No, not for any of those reasons do I think it is officially time for Spring to get serious about doing all her Spring-like things.

You see, yesterday was my birthday. Because of that, friends and family both near and far wrote, texted, emailed, and called with their birthday wishes. It was a lovely outpouring of love and joy and it made my heart happy, as it always does.

But a good proportion of them did NOT ask “Are you having a great birthday?” or  “What are you doing to celebrate?” nor even “What did you wish for this year?” with faces shining with curiosity and voices full of fun.

Instead, their faces were a little more threatening, their voices less fun and cheery, and more “you’d better do what I say or I might just have to find a shovel to bury your body with.”

And what they said? It ran something like this:

“Would you wish for the snow to go away?”

and “Wish for spring already, would you?”

and even “Did you wish for spring? You’d better have wished for spring…”

Apparently Winter has overstayed it’s welcome and Spring had better get off her lazy arse and start to green things up a little before someone gets hurt. Or moves to Costa Rica just to escape the white stuff.

We’re all tired of winter, it seems. That, and a shocking number of my friends actually believe birthday wishes do come true.

Except for that girl we call B.  She did not have any opinion about the weather whatsoever. She had zero curiosity about what I might have wished for. Instead, she wanted to know if I realized that this year, mathematically speaking, as of this moment, I am officially four times her age and will remain so until the end of April, at which time our ratio will become a repeating decimal.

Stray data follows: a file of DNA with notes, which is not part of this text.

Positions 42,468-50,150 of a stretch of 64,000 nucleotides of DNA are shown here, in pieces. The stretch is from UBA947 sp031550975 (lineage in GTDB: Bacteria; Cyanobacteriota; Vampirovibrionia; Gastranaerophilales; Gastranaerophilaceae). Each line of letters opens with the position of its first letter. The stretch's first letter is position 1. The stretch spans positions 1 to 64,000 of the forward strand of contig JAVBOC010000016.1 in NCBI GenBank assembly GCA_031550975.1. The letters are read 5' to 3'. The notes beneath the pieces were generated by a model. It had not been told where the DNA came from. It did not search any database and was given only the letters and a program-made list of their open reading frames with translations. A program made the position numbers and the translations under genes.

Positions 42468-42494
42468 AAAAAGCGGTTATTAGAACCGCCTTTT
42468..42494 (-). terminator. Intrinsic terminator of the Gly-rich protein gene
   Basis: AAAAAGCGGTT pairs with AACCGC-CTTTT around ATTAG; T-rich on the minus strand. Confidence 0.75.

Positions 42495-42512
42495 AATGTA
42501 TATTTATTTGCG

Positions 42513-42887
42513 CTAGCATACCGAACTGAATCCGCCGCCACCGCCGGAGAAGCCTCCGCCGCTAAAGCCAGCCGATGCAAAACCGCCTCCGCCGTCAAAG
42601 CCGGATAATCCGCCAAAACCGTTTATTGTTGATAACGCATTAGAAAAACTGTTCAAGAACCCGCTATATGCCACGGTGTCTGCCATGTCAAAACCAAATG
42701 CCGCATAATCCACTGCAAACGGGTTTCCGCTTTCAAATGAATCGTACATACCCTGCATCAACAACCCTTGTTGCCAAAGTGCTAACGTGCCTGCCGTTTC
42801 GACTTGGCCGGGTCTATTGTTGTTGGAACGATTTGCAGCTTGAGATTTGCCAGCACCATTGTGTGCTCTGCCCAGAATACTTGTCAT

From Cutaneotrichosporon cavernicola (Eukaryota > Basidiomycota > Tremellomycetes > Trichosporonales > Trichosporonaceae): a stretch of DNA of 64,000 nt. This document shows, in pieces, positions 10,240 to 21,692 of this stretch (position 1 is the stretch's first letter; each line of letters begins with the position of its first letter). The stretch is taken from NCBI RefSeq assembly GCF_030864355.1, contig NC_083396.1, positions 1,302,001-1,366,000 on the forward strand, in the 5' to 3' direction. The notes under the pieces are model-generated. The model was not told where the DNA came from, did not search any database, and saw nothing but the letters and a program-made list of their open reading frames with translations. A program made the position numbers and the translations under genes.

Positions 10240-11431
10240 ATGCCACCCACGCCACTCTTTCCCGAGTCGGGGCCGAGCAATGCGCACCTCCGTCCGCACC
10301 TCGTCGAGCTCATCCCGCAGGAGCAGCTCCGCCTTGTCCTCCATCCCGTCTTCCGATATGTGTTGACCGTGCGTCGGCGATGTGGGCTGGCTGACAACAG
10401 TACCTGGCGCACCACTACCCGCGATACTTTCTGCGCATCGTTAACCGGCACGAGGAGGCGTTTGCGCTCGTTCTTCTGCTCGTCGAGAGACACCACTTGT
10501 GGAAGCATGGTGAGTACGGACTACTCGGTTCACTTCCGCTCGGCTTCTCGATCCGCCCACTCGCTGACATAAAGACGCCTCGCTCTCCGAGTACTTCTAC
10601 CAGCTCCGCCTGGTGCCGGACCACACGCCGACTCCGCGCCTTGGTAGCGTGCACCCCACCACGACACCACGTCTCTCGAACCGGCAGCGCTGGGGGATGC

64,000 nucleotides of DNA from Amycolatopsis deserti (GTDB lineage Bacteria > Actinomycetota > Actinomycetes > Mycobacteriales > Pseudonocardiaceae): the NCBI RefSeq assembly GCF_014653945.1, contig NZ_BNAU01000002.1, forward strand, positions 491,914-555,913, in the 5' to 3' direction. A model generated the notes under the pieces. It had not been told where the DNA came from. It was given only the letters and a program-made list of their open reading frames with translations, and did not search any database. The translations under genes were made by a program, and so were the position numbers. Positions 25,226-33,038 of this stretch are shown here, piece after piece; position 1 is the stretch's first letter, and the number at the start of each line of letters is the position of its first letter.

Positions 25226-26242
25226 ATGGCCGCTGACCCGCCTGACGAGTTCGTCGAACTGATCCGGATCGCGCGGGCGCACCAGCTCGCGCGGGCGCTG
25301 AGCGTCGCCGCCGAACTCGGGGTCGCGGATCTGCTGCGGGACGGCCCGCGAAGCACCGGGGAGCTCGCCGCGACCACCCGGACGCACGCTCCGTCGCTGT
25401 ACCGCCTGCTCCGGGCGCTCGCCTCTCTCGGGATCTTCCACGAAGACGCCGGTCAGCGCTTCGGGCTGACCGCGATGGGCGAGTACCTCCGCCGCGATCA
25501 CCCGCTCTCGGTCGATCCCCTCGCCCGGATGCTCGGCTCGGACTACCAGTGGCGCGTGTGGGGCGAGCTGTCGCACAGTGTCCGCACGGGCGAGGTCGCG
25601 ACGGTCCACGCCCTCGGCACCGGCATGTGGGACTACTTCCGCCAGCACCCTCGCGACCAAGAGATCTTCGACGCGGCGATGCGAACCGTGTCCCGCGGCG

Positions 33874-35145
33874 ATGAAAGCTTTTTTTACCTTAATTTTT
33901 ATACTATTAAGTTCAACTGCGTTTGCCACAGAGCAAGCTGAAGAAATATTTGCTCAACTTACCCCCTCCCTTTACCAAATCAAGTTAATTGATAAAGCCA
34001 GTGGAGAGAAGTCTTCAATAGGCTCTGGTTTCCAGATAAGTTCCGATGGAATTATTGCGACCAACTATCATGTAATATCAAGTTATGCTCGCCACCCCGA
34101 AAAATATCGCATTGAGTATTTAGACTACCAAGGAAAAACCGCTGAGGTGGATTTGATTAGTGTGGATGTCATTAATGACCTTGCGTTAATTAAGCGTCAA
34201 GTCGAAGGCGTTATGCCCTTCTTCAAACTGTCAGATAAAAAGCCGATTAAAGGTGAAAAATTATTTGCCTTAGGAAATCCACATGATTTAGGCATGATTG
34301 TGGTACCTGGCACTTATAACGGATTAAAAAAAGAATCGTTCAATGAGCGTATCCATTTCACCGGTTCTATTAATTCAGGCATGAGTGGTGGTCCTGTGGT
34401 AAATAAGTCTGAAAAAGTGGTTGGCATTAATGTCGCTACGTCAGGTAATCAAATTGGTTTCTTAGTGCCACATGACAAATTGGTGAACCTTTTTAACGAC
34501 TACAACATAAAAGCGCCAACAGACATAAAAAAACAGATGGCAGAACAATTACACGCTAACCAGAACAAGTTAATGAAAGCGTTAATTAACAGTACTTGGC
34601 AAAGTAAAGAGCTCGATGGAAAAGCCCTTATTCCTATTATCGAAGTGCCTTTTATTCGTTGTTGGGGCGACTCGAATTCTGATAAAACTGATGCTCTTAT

I love that girl.

And yes, for those who are curious, I had a wonderful day full of joy and love.  I ate cupcakes for breakfast, spent an hour or two with the company of a great book, had phone calls from several people I love, and went out for dinner at the pub and listened to a friend’s band, The Fake McCoys, play for an appreciative crowd, then stayed up long after midnight chatting with one of my very best friends. It was a wonderful evening to finish off an enjoyable day.

But sadly, no, I did not wish for spring. Spring is already here, you see, though hidden a little under all the snow. The sun is so much stronger than it was even a week ago. The trees are budding, the sap is flowing, and the birds are flirting like mad from their perches in the tree tops. Spring is here, my friends, no wishing required.

Instead, I wished for Summer.

On the wonder of flying things

Do you remember how, in this post, I might have mentioned that I think I need a flying car? My son had build one out of Lego and proceeded to spend a good 597 seconds explaining all the features and extolling the virtues of said flying car.

He was so in love with his flying car (which, I might mention, took far fewer Lego pieces to build than it took seconds to describe) that he went on and on telling me about it.